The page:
Submitting a new IRB protocol takes time and it is easy to forget why some policies exist in the first place. Let’s briefly take a look back at the origins of the modern IRB. This historical accounting prioritizes brevity over depth, but I provided some external links for anyone interested in reading more about these events.
IN THE BEGINNING
During the twentieth century, biomedical and behavioral researchers often used their “best judgment” as a standard of ethical practice. However, without clear guidance a person’s “best judgment” could vary widely. The modern IRB grew out of concerns about questionable practices in biomedical and behavioral research studies. One of the most infamous studies was brought to light during The Nuremberg Trials.
THE NUREMBURG CODE
The Nuremberg Trials occurred in 1945 and 1946 and was named after Nuremberg, Germany where the trials took place. These trials exposed heinous human experiments conducted by Nazis on concentration camp prisoners during World War II. The Nuremberg Code emerged in 1947 outlining ten guiding principles for research with human subjects.
The Nuremberg Code debunked the “best judgment” approach to research with human subjects and delineated rules for legal and ethical practices when conducting human experiments.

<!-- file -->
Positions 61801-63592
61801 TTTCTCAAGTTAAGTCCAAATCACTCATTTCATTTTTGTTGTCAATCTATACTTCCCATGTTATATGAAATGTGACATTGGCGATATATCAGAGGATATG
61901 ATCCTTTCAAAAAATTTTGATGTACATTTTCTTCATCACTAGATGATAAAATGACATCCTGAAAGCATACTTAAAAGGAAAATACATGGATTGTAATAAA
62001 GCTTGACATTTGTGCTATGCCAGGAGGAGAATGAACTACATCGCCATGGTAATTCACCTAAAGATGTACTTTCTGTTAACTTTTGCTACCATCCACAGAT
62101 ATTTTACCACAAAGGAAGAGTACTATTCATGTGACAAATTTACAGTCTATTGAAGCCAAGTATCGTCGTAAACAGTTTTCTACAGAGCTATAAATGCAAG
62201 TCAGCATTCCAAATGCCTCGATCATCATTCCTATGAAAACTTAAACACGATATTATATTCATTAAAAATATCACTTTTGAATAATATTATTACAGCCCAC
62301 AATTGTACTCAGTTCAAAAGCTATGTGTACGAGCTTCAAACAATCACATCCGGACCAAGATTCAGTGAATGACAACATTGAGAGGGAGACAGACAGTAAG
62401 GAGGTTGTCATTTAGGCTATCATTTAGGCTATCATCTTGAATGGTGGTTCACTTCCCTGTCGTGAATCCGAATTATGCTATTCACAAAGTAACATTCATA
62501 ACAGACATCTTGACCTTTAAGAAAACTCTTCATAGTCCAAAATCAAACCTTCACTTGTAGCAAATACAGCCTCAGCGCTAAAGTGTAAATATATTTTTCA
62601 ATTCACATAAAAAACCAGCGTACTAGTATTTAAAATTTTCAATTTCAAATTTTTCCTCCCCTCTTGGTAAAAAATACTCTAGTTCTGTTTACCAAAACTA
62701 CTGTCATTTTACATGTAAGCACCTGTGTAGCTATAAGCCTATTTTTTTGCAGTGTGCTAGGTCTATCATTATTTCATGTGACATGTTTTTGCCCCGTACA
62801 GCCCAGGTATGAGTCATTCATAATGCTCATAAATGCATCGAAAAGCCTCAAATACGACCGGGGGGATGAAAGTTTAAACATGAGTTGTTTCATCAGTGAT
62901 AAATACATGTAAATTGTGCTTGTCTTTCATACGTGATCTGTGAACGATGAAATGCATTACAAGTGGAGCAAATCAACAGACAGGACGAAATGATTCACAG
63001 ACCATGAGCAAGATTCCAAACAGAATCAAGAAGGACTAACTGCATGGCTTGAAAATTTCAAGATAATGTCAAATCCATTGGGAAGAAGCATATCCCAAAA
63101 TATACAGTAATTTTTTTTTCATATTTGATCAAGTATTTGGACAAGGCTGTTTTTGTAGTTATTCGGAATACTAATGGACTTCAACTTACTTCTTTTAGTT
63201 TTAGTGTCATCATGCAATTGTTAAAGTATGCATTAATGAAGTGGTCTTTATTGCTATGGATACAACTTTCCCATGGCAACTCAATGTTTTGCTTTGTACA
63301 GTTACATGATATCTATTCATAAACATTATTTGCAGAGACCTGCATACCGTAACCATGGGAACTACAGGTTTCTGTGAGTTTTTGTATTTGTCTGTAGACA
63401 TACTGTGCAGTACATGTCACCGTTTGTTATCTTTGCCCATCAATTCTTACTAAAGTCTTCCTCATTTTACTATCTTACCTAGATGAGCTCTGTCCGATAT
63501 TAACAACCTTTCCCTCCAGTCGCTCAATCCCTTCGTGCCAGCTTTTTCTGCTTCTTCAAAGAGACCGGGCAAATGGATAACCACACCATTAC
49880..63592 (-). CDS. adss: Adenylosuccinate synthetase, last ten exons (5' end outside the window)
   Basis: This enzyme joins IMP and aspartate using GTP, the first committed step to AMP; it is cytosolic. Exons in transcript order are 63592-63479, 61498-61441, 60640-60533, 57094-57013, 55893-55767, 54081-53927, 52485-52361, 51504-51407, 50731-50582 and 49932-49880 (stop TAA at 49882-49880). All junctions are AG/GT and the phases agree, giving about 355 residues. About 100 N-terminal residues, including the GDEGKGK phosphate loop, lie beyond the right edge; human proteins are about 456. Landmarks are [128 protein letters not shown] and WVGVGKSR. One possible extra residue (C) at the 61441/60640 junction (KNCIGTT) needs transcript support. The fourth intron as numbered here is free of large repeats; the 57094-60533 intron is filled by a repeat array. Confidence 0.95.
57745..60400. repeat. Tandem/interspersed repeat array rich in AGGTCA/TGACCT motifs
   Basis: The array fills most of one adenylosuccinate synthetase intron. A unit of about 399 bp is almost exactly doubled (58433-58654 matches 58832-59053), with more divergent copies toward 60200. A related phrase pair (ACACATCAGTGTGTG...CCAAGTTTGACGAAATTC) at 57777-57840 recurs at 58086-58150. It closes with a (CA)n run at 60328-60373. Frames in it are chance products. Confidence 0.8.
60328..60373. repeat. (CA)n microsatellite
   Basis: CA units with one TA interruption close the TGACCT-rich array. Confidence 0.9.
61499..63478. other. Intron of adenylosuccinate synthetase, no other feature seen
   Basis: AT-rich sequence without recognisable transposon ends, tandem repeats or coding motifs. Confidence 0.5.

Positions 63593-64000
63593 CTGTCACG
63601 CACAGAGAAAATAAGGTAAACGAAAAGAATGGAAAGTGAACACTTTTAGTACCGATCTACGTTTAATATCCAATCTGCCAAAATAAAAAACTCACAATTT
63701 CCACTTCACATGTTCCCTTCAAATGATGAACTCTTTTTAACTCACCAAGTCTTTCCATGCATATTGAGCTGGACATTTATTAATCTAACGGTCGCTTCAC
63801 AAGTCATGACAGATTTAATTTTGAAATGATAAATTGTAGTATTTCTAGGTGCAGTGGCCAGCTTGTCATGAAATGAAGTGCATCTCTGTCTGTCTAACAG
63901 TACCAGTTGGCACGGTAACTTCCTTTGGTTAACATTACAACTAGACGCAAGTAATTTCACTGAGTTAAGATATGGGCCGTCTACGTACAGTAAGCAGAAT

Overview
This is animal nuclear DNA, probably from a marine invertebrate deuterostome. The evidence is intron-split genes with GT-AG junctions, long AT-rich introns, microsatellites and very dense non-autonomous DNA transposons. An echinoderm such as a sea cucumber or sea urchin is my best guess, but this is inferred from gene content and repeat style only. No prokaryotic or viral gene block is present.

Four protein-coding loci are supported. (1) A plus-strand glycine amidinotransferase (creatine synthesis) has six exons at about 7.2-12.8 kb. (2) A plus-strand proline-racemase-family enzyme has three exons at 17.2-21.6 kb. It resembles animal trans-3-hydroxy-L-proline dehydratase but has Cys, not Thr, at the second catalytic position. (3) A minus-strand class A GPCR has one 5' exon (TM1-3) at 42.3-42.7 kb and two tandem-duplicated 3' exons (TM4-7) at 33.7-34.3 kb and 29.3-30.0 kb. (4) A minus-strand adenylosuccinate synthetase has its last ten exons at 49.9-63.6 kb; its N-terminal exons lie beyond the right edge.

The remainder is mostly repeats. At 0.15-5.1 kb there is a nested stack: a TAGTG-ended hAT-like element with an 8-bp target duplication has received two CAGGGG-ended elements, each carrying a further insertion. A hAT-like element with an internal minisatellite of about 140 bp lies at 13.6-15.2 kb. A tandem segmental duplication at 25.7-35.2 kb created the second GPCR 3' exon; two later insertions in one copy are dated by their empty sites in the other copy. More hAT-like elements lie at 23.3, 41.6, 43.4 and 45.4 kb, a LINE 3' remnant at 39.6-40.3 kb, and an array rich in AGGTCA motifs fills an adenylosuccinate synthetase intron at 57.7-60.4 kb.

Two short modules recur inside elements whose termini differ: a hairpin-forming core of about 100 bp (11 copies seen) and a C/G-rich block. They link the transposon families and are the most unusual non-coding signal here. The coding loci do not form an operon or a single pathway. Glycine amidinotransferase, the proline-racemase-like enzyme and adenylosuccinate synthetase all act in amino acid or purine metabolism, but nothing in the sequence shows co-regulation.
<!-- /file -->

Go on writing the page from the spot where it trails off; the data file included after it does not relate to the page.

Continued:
Several online sources exist that present the full text of The Nuremberg Code. To paraphrase:
The Nuremberg Code emphasizes respect and protection for all human life, consent from participants prior to study commencement, voluntary participation, high level experimenter qualifications, and avoidance of undue and intentional harm or suffering to participants.
Inspired by The Nuremberg Code the U.S. National Institutes of Health issued its own guidelines in 1966 called the Policies for Protection of Human Subjects.
POLICIES FOR THE PROTECTION OF HUMAN SUBJECTS
In 1972, six years after the release of the Policies for Protection of Human Subjects, the U.S. Public Health Service Syphilis Study at Tuskegee made news headlines. The study, begun in 1932 at the Public Health Service and Tuskegee Institute, collected data recording the evolution and lifespan of syphilis, a sexually transmitted disease, in hopes of developing treatment programs for African Americans.